Standing in your kitchen on Thanksgiving Day, watching the prized turkey roast in the oven, it’s common to feel the need to do something. Sauces needs whisked, potatoes need mashed, heck, even vegetables roasting in the oven need turning every once in a while. It's our natural impulse to want to be involved with our food as it cooks. So, what do we do on Thanksgiving? We open up the oven door, pull out the bird, admire the bubbling fat and the sumptuous scent, grab our trusty turkey baster and ogle as those liquids cascade down the bird. Then we close the door and smile, content in the knowledge that we’re doing our part to help it along.
Except, in reality, basting a turkey doesn’t accomplish anything, except for making us feel good. It's one of the common mistakes home cooks make.
If you’re looking to make the meat juicier, drizzling fat over the skin (which is waterproof) won’t accomplish much. It will just drip back down into the pan. And if you want your skin to be crisp and crackly -- adding moisture to it will make that crackling skin less likely.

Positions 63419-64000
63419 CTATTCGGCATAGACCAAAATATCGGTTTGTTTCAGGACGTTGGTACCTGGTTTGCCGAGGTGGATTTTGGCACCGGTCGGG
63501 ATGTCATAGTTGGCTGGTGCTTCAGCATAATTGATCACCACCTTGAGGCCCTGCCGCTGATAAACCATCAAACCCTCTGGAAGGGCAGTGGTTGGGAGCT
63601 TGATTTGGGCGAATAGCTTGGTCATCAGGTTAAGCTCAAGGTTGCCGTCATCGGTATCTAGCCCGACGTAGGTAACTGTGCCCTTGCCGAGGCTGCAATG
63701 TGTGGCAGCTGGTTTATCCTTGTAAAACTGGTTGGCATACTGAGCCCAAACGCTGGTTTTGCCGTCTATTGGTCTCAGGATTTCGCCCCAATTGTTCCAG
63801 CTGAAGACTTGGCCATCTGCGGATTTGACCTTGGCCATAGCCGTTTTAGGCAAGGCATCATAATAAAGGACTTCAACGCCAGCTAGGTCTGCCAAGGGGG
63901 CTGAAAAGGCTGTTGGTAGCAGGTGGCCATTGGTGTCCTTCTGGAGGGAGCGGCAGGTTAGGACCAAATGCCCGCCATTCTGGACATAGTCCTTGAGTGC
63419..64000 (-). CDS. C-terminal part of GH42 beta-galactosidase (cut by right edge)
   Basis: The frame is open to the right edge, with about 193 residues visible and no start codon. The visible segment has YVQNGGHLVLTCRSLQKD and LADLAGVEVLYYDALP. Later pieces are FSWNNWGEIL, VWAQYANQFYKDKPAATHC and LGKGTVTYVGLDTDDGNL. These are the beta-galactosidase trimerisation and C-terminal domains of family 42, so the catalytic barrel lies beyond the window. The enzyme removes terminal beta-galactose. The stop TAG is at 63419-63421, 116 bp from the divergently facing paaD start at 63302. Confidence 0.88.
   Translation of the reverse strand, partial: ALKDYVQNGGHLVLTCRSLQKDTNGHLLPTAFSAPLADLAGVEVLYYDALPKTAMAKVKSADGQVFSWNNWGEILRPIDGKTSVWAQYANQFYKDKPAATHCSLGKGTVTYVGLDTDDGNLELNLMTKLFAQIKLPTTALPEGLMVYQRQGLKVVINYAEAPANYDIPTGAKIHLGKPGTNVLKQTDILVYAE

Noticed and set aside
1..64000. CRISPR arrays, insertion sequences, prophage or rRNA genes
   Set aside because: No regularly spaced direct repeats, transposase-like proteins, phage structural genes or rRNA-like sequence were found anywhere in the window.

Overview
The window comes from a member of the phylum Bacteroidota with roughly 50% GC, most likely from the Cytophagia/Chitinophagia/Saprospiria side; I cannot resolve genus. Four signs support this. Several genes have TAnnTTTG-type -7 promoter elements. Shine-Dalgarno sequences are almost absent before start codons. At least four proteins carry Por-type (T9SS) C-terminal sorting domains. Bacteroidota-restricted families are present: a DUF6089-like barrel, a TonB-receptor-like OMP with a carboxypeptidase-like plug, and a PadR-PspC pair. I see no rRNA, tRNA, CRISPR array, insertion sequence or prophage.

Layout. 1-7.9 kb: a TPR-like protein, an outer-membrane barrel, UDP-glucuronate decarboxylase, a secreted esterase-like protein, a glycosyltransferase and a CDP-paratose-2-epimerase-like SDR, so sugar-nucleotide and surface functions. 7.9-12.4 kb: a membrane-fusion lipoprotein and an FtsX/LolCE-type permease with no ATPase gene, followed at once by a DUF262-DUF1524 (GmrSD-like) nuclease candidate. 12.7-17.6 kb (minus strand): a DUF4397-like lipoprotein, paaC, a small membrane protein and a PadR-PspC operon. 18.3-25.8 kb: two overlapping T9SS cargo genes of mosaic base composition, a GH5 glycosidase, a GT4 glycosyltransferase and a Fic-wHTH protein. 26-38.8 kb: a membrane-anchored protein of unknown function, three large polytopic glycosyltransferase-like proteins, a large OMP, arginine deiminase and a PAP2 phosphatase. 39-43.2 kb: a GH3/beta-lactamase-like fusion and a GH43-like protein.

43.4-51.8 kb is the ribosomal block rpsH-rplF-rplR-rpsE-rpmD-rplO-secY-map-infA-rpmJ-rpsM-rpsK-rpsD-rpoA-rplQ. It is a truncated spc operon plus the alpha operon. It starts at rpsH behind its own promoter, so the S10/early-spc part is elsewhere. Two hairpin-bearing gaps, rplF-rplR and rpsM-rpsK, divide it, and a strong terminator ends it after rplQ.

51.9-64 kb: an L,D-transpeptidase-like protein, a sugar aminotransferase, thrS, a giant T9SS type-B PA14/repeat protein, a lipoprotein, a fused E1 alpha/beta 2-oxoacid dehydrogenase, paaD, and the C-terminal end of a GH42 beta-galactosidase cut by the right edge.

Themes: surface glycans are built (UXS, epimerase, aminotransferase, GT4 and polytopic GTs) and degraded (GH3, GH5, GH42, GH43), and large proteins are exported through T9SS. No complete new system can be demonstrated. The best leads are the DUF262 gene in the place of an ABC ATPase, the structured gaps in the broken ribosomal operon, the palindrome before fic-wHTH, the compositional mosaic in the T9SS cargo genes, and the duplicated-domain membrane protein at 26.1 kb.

And to make matters worse, every time you open the oven door, you let out heat, which means that it’ll take even longer for your bird to cook, causing it to dry out instead of becoming the beautiful bird you were hoping it would become by basting.
So, resist the urge to whip out that turkey baster; doing so is a common Thanksgiving mistake. Basting a turkey may be satisfying in the short term, but your turkey will suffer for it. What should you do instead?
Brine your turkey, pat your turkey's skin dry with paper towels before roasting it, season the inside and outside of your turkey generously with salt and pepper, stuff the cavity loosely with aromatics and let the oven do the rest of the work for you. Trusting in your skills as a cook and leaving the turkey alone until it’s done cooking is just one of the ways to make sure your turkey comes out absolutely perfect.